As reported by King’s College London on Monday, the university’s Centre for Science and Security Studies (CSSS) suggests that using blockchain technology would help parties to the Nuclear Non-Proliferation Treaty build trust and make dismantling nuclear weapons more “safe, secure and reliable.” The report titled “The Trust Machine: Blockchain in Nuclear Disarmament and Arms Control Verification” is aimed to provide policymakers a non-technical look at how blockchain could help them conform to the requirements of nuclear disarmament verification.
Blockchain can also offer for the dismantling data management process.
Among the specific benefits the blockchain technology can offer for the dismantling data management process, the report’s authors list “an immutable, encrypted record of chain-of-custody for treaty-accountable items,” allowing third parties to verify the disarmament without actually seeing the data. Another is a “cryptographic escrow” for national declarations allowing sensitive data to be released in a phased manner. The team, which was led by CSSS Research Associate Dr. Lyndon Burford, states that blockchain could provide a secure data platform for location sensors and environmental monitors. This could enable real-time monitoring at remote sites, “automatically alerting participants to potential treaty violations,” the report further suggests.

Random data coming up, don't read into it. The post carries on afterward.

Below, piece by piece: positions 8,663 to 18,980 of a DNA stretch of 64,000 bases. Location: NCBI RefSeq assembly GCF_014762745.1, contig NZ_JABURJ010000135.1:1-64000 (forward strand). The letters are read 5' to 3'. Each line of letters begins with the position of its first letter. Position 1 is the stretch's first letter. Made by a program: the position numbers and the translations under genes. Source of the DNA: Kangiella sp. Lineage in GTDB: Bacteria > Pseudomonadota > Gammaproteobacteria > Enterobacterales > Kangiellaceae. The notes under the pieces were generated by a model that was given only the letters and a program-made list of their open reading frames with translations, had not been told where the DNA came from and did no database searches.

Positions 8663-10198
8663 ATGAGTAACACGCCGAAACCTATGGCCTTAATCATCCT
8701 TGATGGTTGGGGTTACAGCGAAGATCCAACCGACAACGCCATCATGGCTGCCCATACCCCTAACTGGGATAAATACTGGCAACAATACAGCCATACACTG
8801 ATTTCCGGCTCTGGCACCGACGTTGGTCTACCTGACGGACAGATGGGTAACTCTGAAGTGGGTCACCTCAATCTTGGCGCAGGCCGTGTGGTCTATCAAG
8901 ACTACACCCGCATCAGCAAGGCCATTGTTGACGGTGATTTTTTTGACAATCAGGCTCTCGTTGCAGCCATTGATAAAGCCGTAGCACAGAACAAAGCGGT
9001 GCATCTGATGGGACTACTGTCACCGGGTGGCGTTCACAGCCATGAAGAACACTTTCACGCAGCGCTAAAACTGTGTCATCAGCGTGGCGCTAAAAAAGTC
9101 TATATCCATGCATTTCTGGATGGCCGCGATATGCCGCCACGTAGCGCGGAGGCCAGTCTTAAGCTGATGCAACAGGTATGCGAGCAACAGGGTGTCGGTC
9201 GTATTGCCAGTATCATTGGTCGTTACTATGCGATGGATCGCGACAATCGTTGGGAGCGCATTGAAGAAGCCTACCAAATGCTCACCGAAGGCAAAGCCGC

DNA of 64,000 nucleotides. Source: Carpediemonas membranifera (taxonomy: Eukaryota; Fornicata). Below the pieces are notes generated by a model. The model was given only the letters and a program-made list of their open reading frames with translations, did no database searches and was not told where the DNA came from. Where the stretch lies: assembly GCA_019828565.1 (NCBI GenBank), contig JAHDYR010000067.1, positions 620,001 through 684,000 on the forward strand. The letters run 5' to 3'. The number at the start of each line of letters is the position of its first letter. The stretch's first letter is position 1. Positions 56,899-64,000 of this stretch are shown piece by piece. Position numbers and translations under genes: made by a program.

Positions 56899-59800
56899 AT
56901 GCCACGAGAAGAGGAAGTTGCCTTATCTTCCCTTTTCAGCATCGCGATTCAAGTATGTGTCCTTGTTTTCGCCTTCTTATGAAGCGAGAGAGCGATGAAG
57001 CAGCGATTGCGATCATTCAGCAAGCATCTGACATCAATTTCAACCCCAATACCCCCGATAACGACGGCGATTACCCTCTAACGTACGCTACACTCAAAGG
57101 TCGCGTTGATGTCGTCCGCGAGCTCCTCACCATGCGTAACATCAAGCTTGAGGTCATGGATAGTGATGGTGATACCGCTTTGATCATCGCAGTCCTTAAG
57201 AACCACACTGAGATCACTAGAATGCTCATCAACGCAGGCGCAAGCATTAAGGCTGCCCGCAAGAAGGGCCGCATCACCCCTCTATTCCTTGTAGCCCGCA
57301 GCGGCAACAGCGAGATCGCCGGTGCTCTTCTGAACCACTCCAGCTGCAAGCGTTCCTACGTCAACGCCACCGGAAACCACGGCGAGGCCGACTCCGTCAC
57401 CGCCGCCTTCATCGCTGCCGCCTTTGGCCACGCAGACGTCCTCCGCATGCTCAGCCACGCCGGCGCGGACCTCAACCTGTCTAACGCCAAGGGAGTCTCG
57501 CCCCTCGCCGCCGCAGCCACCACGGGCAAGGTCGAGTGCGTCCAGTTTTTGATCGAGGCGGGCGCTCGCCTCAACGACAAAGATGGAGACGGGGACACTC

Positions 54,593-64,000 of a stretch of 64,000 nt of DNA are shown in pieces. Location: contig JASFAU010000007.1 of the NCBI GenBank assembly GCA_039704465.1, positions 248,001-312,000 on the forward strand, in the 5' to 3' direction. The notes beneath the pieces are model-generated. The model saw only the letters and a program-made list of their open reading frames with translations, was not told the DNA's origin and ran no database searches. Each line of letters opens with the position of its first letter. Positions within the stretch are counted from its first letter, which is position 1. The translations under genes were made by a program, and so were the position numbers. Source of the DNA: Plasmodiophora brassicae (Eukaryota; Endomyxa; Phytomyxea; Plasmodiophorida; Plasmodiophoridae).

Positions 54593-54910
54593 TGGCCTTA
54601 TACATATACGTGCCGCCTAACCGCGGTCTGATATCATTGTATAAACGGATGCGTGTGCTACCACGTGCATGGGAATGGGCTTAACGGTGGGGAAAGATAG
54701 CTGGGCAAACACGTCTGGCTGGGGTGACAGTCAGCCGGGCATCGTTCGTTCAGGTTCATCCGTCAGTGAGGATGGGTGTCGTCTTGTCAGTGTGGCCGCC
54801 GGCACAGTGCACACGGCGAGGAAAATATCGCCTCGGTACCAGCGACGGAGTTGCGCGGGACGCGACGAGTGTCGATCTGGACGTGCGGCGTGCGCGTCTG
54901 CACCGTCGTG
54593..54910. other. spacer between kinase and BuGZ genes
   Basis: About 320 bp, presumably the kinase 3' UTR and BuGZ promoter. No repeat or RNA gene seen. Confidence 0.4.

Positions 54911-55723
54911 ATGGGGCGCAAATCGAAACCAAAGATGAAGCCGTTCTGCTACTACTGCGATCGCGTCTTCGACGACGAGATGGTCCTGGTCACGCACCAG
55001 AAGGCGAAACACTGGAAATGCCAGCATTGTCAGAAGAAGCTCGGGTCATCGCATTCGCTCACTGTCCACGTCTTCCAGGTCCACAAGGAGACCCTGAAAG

Lawmakers across countries acknowledge the potential of blockchain.
With governments unwilling to expose sensitive data concerning nuclear weapons, Dr. Burford said nations “often lack sufficient trust in each other to cooperate on such measures.” The report’s title reflects the possibility that blockchain could be a tool to build that trust by offering an encrypted, tamperproof way to manage the data around warhead dismantle. In the last few years, governments around the world have acknowledged the potential of blockchain technology. Several countries are actively utilizing the technology in various fields including, healthcare and logistics.